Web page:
Ever since former Fed Chairman Alan Greenspan started the central bank down a path of Keynesian madness, the entire economy has been based on a series of bubbles, crashes, and more bubbles. And most notable and recent of these bubbles was the one involving housing that not only popped in early 2007, but led the Credit Crisis that changed banking and monetary policy forever. Seven years later, Greenspan's successor proved to be little more than a parrot, where underneath Bernanke's erudite rhetoric about using Quantitative Easing (QE) to recover the general economy, the reality was that the fraudulent Fed head sought to rebuild the very industry that had nearly brought down the global financial system in 2008. And in a new announcement on Dec. 5 by the nation's largest mortgage underwriter, the new housing bubble has finally come full circle, and the clock is now ticking for its inevitable bursting.
Don't have income? Don't have a good enough credit score? That's ok! As long as the renters you intend to have live in the house do!
"It could be a credit problem, it could be an income problem, it could be an employment history problem, it could be a debt-ratio problem. There are a number of things that can affect a person's situation," said Chris O'Connell, a licensed mortgage loan officer with Nations Reliable Lending in Edina.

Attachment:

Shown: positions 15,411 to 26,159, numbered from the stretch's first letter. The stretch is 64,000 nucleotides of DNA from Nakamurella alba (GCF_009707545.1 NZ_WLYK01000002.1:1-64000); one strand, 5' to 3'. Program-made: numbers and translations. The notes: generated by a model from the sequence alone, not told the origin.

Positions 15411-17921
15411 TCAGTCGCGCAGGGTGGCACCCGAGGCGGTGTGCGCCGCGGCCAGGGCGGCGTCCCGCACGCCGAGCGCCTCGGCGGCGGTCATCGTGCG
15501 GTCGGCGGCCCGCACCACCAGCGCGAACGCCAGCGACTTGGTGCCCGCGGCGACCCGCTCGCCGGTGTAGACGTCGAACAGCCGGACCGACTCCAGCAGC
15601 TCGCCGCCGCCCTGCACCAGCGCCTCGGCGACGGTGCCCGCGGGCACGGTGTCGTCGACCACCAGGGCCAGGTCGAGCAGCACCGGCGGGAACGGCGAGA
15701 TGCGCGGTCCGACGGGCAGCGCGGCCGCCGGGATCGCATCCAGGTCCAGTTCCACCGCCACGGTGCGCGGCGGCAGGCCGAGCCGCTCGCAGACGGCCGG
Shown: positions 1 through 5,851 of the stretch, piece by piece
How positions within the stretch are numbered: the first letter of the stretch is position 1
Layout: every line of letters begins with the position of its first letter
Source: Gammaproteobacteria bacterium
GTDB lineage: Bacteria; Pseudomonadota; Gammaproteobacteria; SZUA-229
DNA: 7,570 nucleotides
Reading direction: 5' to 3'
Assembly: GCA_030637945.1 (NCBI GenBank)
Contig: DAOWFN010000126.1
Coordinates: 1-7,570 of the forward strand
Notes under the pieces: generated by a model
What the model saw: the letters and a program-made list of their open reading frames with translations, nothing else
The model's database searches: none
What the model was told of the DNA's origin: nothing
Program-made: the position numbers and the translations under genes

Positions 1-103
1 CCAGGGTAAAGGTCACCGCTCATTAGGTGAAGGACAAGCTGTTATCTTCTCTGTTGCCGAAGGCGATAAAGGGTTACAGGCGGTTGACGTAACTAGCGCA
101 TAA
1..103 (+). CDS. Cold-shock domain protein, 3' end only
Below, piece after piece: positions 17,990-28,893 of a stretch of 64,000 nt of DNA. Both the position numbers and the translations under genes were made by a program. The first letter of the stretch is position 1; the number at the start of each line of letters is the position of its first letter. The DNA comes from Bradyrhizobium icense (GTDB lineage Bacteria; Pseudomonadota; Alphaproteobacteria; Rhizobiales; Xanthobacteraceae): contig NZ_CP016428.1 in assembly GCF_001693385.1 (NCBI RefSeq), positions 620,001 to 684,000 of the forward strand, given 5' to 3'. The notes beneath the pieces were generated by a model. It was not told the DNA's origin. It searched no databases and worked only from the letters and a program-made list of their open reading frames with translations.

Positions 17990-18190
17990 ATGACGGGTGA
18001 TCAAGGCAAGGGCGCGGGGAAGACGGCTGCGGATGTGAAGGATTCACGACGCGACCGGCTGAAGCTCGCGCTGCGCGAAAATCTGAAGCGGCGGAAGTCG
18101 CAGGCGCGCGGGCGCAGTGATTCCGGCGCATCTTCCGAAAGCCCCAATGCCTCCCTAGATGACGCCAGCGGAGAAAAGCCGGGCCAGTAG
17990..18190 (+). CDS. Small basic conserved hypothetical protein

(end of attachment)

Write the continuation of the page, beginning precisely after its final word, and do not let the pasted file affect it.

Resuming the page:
Mortgage giant Fannie Mae recognizes these hardships, and in response will soon offer a new kind of mortgage with new rules designed to add flexibility for borrowers.
"They've recognized that households have changed and our guidelines need to change with it," said O'Connell.
HomeReady will consider incomes from others planning to live in the house without being a borrower on the loan.
This means, if you live with parents, siblings, working children or maybe a roommate, as long as they make 30 percent of the household income, Fannie will include their money to help you qualify for a loan.
These are being called "non-borrowers" by Fannie. - Fannie Mae
In 2006/07 it was sub-prime mortgages and their paper to fuel mortgage backed securities (MBS) that led to the industry's crash and subsequent Credit Crisis. Now sub-prime has returned in a bizarre modified form where the one signing the mortgage can claim the income of anyone who actually will reside in the home to be eligible for a loan.
(Perhaps parents can leech off their millennial children after all)
The bottom line is that the banks no longer have any assets to invest their cheap borrowed money into, and without a growth in the velocity of money on Wall Street the deflation our economy is seeing now will shatter the financial system as current assets lose value, and the banks have no way of paying off their debt obligations. And perhaps it is ironic as well that earlier this week the Fed passed a new law shutting off the Emergency Window for the banks in what appears to be an acknowledgement of a coming crisis, only this time both the Fed and the banks have no more aces in the hole, and only desperation to get the public on the hook one last time.
Fool me twice. Shame on me.